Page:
Sorry for this being a day later than I intended it to be. Blame the Royals, for I have been a tad distracted (despite the fact that we are in the Final Four) by the fact that my Royals are now the last undefeated team in all of Major League Baseball...
As soon as the brackets were announced on Selection Sunday, the eyes immediately turned to one potential matchup: North Carolina vs. Kansas. Even though they wouldn't meet each other until the Final Four, if both teams could manage four consecutive wins to reach San Antonio, the matchup was being advertised as the must-see affair of the Tournament, which is probably the reason why the game is the late, primetime game this Saturday.
For some reason or another, Carolina and Kansas have more links than any other pair of historical powers. Dean Smith, the man associated with North Carolina basketball more than any other, went to school at Kansas, even winning a National Championship in 1952 for his idol, Dr. Phog Allen. There is the 1957 National Championship game, a triple overtime thriller between the Tar Heels and Jayhawks, a game that UNC won. There are the two Final Four semifinal matchups in 1991 and 93, the first game being described as "the most difficult game I ever coached" by Roy Williams.
Which brings us to the biggest connection between these two storied programs; Roy Williams. He is the reason that the experts and prognosticators looked at the possible matchup in the Final Four excitedly. If you are here, reading this blog, no doubt you have heard the story of Roy Williams. There is no need for me to rehash it for you, as his story has had thousands upon thousands of words written about it, both while a coach here in Lawrence and in Chapel Hill. Put simply, he has been the head honcho of both programs at one time or another. Now for the Tar Heels, and for 15 years (between 1989-2003) for the Jayhawks. Because of this, along with his nostalgia documented everywhere from the Kansas City Star to ESPN, he is at the center of the game. Whenever UNC-KU is brought up, the attention first turns to Roy Williams before then moving to breaking down how we will guard Tyler Hansbrough and how fast the tempo will be. America loves a good story, and this is the juiciest left in the Tournament. Good basketball only sells so many papers and only draws so many viewers, so while they will take it if that is all they can find, whenever a story as interesting as Roy Williams' drops into your laps, you play it up.
So, while I'm not necessarily miffed over the media's insistence of including Roy Williams in any-and-all discussion on this game, I'm not going to waste any time here. At least beyond this article, saying that I'm not talking about it. Counter-productive, maybe, but just making sure no one is coming here looking for my opinion on Roy. I love the man. I don't really understand how any "true" Kansas fan can 'hate' the man, considering he took us to four Final Fours and made a seamless transition from probation to consistent Tournament success. While Kansas' tradition extends far beyond Roy Williams, he is certainly a crucial and vital part of our tradition, and you have to respect that. No, I'm not a big fan of his move to North Carolina. And not because of the fact that he actually left for the job, it is arguably a mini-step up and, more importantly, where he grew up and his absolute dream job. Since he was a kid, he always dreamed about being the next coach of North Carolina. I didn't like his promise in 2000 never to leave after rejecting the Tar Heels, only to turn around three years later and accept the job. Nor did I appreciate how he made the decision such a public one, but that one is more on the media than him, I guess.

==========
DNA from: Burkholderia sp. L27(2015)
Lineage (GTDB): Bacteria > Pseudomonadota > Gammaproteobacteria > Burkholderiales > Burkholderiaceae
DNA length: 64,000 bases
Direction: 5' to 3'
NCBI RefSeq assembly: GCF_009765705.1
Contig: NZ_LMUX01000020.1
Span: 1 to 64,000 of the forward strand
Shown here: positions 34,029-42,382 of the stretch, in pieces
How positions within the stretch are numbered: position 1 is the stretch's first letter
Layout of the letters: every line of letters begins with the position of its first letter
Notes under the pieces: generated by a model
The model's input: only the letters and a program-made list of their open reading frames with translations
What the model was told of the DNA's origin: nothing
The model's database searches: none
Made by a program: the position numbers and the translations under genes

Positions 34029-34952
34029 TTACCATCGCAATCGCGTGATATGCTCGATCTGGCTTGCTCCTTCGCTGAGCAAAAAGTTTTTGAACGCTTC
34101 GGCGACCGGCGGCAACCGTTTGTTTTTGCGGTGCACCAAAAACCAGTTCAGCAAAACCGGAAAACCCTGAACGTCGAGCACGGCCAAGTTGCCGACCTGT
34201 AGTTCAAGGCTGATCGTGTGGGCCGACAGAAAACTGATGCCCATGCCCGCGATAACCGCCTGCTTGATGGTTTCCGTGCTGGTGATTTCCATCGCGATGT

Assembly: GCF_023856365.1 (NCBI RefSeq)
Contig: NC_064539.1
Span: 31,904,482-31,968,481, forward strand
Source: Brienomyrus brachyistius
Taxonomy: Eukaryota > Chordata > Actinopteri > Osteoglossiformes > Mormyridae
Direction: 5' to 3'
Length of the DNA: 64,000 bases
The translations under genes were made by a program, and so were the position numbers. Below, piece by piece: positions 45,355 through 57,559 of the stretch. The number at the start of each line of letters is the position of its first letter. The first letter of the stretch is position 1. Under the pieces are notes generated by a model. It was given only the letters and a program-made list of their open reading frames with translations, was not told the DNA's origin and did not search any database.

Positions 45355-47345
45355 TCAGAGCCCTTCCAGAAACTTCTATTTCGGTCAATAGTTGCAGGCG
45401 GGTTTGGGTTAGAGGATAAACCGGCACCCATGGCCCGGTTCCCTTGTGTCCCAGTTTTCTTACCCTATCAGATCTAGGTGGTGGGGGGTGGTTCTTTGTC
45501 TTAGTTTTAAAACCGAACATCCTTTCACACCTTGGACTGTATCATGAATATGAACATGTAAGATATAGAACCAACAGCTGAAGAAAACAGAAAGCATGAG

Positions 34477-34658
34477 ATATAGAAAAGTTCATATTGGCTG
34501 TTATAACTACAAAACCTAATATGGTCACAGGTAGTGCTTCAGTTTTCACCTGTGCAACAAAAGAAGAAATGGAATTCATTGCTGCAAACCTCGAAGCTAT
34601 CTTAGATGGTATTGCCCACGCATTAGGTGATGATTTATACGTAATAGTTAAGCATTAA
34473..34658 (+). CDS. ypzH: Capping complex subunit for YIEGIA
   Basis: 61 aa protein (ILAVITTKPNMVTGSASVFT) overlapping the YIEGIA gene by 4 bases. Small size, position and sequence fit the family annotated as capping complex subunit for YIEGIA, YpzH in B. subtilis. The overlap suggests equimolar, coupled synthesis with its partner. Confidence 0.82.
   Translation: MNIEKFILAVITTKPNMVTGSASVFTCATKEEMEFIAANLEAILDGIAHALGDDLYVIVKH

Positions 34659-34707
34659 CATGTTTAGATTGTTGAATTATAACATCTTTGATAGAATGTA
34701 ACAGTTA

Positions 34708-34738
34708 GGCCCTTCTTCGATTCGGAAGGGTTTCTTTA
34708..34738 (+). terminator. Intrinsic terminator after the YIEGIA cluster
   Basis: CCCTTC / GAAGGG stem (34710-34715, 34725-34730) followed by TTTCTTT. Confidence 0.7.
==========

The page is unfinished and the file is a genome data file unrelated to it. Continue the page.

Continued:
But if he accepts the job in 2000, we don't hire Bill Self. Who knows who we hire, actually. He could have been a flop, and there would have been no Final Fours in 2002 and 2003. I'm glad Roy stayed those three years, even if it involved a lack of honesty in order to leave in 03.
So, my message for this post is twofold. First off, don't talk about Roy anymore. There are more important things at stake, like a shot in the Championship game for example, than Roy Williams facing his old team. I love the man, but this game ain't about him. It is about two basketball clubs who have labored all season to reach the Final Four, and to suddenly make it all about a coach who has been in charge of both schools isn't fair to the kids from either side. Second, don't hate the guy for chasing his dream. It is sad if we, as a fan base, hate on a guy for taking a job.
Later on tonight: Some KenPom observations, before moving on to really in-depth previewing tomorrow and Saturday during the day.
I can't wait for Saturday.